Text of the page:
Key point: The loss of Incirlik would be a major blow to the U.S. capacity to project power in the Middle-East.
In what may become the latest wedge in Turkey-NATO relations since Ankara’s purchase of the Russian S-400 missile system earlier in 2019, Turkish President Tayyip Erdogan has threatened to shut down the Incirlik air base.
This first appeared in December 2019 and is being reposted due to reader interest.
“If it is necessary for us to take such a step, of course we have the authority ... If this is necessary, together with our delegations, we will close down Incirlik if necessary,” Erdogan told Turkish state television earlier this week.
President Erdogan’s comments were prompted by a recent Senate vote to recognize the early 20th century massacres and mass deportations of Armenians in the Ottoman Empire as a genocide, as well as the ongoing prospect of Ankara’s S-400 deal being sanctioned under the 2017 Countering America’s Adversaries Through Sanctions Act (CAATSA).
Far more than merely a symbolic rift in the U.S.-Turkey defense relationship, the prospective closure of the Incirlik air base forebodes immediate and serious military repercussions for the U.S. The base, located deep in southern Turkey off the mediterranean coastline, houses a 50-unit stockpile of B61 nuclear bombs. A legacy of Cold War-era nuclear deterrence strategy, Incirlik remains the largest U.S. nuclear weapons storage site in Europe. But what used to be a forward post for a retaliatory strike against prospective Soviet encroachment into Western Europe, as well as a crucial bargaining chip during the 1960’s Cuban Missile Crisis, is increasingly seen as a strategic liability amid the stark downturn in U.S.-Turkish relations over the past several years.
Since 1965, Incirlik has also been home to the 39th Air Base Wing (39 ABW). Units from the 39 ABW’s bombardment wing, which today is known as the 39th Tactical Group, played a central role in two of the largest U.S. airpower operations of the past decade: Enduring Freedom and Iraqi Freedom. The U.S. Air Force asserts that as much as 68 percent of all air support for the wars in Iraq and Afghanistan flowed through Incirlik in the early 2000’s.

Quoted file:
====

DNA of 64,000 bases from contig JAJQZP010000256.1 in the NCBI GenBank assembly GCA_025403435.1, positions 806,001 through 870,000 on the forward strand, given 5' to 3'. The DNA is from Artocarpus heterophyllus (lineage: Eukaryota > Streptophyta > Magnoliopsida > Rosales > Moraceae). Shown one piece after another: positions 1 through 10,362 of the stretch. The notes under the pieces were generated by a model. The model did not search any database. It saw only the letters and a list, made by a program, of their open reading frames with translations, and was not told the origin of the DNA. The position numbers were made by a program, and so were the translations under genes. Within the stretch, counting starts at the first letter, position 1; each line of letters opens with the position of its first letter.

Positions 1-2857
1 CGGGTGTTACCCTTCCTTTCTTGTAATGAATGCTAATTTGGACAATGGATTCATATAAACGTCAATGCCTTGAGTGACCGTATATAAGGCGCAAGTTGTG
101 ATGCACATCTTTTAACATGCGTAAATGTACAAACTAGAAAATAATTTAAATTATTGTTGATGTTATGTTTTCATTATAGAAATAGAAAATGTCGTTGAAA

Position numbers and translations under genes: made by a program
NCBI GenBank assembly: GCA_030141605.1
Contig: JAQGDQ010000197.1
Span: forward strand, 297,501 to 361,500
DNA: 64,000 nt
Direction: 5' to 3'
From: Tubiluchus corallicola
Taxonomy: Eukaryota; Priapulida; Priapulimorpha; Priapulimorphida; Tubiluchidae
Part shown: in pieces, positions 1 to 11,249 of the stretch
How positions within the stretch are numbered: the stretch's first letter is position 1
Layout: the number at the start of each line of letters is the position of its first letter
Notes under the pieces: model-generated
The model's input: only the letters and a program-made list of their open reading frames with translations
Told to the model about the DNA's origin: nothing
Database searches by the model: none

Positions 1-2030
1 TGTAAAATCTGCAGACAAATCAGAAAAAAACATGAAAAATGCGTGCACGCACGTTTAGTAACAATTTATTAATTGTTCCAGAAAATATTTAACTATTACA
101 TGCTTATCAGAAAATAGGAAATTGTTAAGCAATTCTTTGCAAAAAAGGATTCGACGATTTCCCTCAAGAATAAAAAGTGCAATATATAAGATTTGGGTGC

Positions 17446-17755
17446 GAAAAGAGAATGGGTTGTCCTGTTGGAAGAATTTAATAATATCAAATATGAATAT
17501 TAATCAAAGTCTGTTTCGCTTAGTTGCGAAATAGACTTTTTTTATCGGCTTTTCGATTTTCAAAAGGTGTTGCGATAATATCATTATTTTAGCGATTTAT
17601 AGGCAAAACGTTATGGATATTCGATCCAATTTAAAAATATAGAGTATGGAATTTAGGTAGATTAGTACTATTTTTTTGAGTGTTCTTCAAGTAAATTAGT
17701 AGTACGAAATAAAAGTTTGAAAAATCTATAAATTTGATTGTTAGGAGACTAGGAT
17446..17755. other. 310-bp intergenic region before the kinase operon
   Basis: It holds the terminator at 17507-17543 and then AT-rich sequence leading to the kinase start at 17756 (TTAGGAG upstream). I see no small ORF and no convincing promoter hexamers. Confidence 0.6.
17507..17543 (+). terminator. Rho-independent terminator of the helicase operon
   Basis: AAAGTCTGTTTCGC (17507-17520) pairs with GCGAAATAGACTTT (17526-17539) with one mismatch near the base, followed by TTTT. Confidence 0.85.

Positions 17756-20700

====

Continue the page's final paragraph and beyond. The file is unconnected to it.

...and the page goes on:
So, what does the U.S. Air Force stand to lose if forced to pack up and leave Incirlik? First, the opportunity to "pack up" should not be granted as a foregone conclusion; depending on the overarching diplomatic hostility of that divorce if it were ever to happen, the Pentagon cannot discount that Ankara may move to seize some, or all, of the U.S. arsenal in Incirlik.
Barring that catastrophic scenario, the loss of Incirlik would be a major blow to the U.S. capacity to project power in the Middle-East. The U.S. Air Force stands to lose a major logistical support center and refueling site for ongoing its operations in Afghanistan, even as U.S. raids against ISIS and other terrorist targets in neighboring states risk becoming more difficult and expensive. The closure of Incirlik would also weaken US leverage against Iran; though Incirlik was never in the running as a staging post for a strike against Tehran, it is one of several American forward bases for countering the covert activities of the Islamic Revolutionary Guard Corps (IRGC) across the Middle East.
With the future of Turkey’s geopolitical orientation hanging in the balance, the Trump administration continues to tread lightly as Washington assesses the likelihood and military consequences of losing Incirlik. The White House moved to block the Senate resolution labeling the massacres of Ottoman Armenians a genocide yesterday, calling it "one of the worst mass atrocities of the 20th century" instead. Although the specter of CAATSA continues to loom over Turkey, Washington has dragged its heels on the concern that sanctions would needlessly antagonize Ankara without yielding any Turkish concessions in return.
Mark Episkopos is a frequent contributor to The National Interest and serves as research assistant at the Center for the National Interest. Mark is also a PhD student in History at American University. This first appeared in 2019. Image: Reuters
Mark Episkopos is a frequent contributor to The National Interest and serves as research assistant at the Center for the National Interest. Mark is also a PhD student in History at American University. This first appeared in 2019.